|By Garett Sloane, amNewYork, New
YorkMcClatchy-Tribune Regional News
July 31, 2008--The city now generates the most tourism bucks in the country, surpassing heavyweights Orlando and Las Vegas, according to a new report. And, boy, could we use the money.
Tourism is one of the few bright spots left in an economy that has been hammered by the Wall Street crisis. Bankers may be losing jobs and cutting spending, but foreigners with favorable exchange rates are not.
"We expect the momentum to continue as a result of the weak dollar ... the city has never been so welcoming and vibrant," said Christopher Haywood, vice president of travel, tourism and public relations at NYC & Co., the city's tourism agency.
The city reached the tourism milestone, reported by the tourism group Global Insights, thanks to the record 7.6 million visitors from overseas in 2007, who generally stay longer and spend more money than people visiting from within the United States. In all, 46 million visitors came to the city and spent more than $28 billion last year.
"They're coming with one suitcase and leaving with two," Haywood said. "Or they're coming with an empty suitcase and leaving with it full."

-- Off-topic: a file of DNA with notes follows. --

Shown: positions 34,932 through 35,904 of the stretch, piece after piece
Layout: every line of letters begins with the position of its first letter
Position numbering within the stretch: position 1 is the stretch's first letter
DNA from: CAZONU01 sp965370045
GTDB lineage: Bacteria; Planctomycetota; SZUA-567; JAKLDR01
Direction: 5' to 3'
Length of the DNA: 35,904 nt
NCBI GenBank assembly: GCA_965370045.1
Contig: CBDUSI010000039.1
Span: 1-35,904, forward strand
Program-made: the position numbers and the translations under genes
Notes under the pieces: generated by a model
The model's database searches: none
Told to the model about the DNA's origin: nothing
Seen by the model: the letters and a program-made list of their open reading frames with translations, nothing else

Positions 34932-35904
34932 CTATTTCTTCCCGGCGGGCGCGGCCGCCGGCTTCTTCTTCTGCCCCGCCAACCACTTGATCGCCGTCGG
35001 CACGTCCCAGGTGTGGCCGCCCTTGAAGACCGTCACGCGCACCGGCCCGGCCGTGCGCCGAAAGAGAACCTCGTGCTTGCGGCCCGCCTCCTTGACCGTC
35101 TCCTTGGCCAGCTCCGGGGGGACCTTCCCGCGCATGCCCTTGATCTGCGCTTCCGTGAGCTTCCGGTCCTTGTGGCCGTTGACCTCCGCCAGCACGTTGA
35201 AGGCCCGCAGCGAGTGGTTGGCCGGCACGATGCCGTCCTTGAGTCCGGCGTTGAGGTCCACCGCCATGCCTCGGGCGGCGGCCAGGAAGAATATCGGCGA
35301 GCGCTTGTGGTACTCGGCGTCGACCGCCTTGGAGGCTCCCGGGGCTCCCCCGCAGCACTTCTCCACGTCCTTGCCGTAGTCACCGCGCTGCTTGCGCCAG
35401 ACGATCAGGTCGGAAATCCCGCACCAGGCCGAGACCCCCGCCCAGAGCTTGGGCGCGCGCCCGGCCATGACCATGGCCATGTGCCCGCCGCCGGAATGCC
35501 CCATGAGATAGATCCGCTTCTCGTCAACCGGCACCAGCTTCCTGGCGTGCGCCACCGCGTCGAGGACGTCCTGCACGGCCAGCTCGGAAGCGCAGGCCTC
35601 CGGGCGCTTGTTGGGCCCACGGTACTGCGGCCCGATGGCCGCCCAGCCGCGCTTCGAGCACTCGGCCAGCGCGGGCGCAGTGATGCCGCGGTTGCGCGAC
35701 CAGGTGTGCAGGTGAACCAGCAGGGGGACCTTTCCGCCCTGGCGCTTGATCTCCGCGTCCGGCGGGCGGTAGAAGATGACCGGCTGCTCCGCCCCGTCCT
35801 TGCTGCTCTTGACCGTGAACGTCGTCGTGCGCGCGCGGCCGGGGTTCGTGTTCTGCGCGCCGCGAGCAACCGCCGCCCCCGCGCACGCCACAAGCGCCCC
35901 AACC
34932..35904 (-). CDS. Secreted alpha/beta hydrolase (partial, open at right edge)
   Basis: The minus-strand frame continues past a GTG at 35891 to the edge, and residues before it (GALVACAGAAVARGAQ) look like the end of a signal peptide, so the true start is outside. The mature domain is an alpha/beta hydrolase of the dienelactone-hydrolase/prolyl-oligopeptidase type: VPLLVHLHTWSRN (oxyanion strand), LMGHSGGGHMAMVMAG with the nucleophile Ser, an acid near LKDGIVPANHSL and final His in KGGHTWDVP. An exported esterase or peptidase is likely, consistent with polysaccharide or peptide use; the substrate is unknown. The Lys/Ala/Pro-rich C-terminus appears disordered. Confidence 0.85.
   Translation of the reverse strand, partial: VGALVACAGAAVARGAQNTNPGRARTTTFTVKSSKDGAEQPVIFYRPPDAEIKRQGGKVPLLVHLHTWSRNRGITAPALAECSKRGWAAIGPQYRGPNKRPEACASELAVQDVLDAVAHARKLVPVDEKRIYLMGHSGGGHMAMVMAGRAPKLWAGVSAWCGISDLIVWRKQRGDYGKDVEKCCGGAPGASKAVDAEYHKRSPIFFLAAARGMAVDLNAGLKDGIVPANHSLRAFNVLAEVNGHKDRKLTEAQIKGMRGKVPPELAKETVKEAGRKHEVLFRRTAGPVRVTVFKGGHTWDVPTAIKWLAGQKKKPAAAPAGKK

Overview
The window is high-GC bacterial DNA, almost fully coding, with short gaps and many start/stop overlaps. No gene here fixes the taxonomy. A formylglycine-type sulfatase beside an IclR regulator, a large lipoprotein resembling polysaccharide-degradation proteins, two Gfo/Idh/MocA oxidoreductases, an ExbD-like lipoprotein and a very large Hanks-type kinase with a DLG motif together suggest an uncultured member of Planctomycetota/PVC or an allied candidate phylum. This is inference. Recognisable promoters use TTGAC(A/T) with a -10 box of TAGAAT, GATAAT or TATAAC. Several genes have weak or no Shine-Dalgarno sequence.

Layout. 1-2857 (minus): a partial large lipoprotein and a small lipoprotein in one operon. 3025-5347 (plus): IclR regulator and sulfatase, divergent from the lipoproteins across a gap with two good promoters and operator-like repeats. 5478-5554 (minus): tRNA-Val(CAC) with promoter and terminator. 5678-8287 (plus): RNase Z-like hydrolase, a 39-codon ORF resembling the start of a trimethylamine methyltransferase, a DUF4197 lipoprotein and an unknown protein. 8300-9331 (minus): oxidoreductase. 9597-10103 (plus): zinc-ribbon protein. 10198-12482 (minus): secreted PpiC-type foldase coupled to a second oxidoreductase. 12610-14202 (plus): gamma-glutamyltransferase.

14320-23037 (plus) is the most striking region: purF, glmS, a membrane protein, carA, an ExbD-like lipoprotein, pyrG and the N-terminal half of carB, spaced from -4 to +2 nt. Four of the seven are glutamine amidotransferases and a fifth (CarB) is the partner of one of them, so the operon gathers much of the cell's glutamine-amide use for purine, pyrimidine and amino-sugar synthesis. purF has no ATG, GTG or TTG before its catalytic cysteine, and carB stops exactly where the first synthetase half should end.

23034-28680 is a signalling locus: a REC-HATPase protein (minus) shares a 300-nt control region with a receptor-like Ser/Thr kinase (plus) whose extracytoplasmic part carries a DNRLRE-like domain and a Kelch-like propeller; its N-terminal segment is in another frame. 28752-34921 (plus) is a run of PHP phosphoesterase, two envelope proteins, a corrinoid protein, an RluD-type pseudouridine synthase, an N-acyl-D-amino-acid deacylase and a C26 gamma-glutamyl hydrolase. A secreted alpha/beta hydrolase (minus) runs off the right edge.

A look at the statistics shows New York is emerging as a playground for even the developing world. Indian visitors were up 46 percent, according to NYC & Co. figures. The city is opening its next overseas tourism bureau in Mumbai, India, in the fall, Haywood said.
However, Europeans and Brits continue to storm the city and spread their euros and pounds. French visitors increased by 39 percent last year.
"I guess it's the right time to visit," said Erwan, who didn't give his last name but is visiting from Paris. "You think less so you spend more."
By many accounts, tourists are having the most fun in the city, spending as they like while New Yorkers are in the midst of economic meltdown. While job growth increased just 0.6 percent over the last year, the leisure and hospitality sector grew 2 percent in the same period, according to the Department of Labor.
Residents and city leaders alike realize the city needs the tourism money.
"They should come here, because I'm not going over there," said Nat Pappagallo, 60, of the Upper West Side. "There's a lot of money to be spent and a lot of money to be made. We just have to grin and bear it. It'll be our turn to go to England and France again."
Simone Herbin contributed to this report.
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